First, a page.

studier – first class project
My students finished their first project last week: it’s a collaborative, subjective guide to the university, where each student has made a single page with a photo of and text related to something they love or hate or see every day. In addition each student had to make an entrance page to this material, either individually or in a group. Here’s what they’re supposed to have learnt doing this:
- basic HTML, uploading a file to a server, validating your code
- how to take a photo, transfer it to the computer, save it for web, upload it, embed it in an HTML document
- how to write a text for the web that’s enjoyable to read
- ways of thinking about organising content
While lots of the individual pages are excellent and I love how creative they’ve been, I’m particularly happy about the many different kinds of start pages the students made. Pedagogically I think this is great – it made it easy to talk today about how these different approaches work in different ways, and hopefully it opens up possibilities for the students rather than prescribes. Here’s one of my favourite start pages: Utend¯rs innend¯rs bygninger. It sets a very different tone to this (or this or this) geographic organisation, doesn’t it? Here’s one where a Douglas Adams sentence is used as a rather cryptic organisational principle, and one where neat categories are annotated and clearly presented. Or perhaps you’d prefer a list? Here’s a collection of screen shots of 15 of the pages, and here’s a list organised by author name, category and title. Or, depending on your goals here, you might find a division by gender of the author interesting: men and women authors.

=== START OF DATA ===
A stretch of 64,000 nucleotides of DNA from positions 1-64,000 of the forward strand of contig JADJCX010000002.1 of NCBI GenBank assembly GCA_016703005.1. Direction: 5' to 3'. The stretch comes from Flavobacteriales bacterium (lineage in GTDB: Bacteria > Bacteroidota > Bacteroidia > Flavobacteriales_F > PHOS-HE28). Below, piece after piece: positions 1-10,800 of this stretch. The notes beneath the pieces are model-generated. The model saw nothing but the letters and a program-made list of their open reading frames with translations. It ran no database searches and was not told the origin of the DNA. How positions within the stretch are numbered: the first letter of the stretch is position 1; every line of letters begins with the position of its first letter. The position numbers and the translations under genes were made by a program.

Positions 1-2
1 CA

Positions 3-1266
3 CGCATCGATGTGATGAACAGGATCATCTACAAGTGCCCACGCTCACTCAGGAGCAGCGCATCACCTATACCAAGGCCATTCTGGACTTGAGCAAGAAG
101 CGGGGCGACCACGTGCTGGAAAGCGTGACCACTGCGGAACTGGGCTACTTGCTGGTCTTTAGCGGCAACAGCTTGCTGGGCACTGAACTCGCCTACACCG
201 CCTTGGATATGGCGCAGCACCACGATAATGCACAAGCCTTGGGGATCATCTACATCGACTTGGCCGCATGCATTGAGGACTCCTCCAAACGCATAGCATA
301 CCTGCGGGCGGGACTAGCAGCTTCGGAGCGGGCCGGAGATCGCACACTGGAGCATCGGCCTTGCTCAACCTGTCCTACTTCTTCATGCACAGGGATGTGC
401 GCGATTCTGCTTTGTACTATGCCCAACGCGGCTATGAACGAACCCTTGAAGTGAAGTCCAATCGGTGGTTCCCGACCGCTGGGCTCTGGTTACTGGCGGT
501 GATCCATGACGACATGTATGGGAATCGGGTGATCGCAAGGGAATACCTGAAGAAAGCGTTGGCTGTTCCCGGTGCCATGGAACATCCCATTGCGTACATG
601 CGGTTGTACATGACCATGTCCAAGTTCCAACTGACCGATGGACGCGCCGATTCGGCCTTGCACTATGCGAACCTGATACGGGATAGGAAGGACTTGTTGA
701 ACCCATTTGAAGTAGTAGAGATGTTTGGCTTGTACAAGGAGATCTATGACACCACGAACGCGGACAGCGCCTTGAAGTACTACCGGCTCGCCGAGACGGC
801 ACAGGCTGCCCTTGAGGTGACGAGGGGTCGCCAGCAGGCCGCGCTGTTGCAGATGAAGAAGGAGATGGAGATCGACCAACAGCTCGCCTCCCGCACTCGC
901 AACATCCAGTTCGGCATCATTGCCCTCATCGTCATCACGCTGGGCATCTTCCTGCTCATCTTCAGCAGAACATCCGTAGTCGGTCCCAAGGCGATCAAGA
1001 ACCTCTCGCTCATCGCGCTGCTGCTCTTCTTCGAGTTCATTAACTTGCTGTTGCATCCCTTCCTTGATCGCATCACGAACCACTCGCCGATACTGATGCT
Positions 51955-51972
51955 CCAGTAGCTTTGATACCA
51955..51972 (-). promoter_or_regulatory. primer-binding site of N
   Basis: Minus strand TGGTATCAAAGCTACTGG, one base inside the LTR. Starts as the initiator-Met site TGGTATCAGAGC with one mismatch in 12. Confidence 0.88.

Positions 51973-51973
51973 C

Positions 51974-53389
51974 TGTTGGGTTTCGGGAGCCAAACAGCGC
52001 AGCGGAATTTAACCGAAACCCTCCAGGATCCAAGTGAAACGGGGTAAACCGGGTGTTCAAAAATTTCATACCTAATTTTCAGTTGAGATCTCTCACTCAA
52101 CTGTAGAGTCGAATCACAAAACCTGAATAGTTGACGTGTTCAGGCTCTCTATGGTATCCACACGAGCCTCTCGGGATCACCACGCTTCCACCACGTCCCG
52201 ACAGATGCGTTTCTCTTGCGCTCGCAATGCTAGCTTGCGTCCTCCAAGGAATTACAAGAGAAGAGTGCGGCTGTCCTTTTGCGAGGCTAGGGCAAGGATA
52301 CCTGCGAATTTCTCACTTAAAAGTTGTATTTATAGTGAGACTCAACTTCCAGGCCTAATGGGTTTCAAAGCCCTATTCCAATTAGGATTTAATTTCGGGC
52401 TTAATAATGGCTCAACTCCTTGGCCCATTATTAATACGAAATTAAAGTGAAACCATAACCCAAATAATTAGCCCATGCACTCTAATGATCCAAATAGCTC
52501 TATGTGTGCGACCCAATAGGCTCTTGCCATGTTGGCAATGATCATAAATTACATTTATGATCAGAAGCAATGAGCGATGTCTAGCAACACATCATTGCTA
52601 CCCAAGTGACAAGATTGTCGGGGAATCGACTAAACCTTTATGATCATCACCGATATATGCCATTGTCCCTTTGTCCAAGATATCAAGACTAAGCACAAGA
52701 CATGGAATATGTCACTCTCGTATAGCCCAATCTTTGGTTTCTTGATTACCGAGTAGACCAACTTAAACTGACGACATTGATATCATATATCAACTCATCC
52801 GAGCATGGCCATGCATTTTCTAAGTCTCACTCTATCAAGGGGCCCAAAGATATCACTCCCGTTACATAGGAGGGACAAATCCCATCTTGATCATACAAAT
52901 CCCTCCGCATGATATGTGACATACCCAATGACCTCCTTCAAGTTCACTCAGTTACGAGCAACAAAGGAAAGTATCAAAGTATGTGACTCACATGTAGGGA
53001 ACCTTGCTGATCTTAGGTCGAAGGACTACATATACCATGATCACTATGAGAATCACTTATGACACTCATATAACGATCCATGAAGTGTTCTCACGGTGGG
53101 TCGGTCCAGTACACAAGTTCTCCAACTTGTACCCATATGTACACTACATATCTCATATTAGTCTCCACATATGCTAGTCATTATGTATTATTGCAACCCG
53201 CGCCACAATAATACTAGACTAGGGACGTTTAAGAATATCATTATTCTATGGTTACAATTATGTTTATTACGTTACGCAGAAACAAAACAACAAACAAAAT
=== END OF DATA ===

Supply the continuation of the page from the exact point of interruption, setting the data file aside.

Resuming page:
The project is not a polished, finished work. The students were instructed that if the entrance pages they envisioned were too ambitious technically that was fine, they could just describe what they couldn’t yet do.
The site doesn’t even have an index.html page yet. It’s a bunch of trying, failing and succeeding and there would be plenty to do to complete it. I had a lot of fun poking around in there, though, and so might you if you’re familiar with the University of Bergen. Soon I’ll make a proper front page for it. Soon. Here’s the entrance page.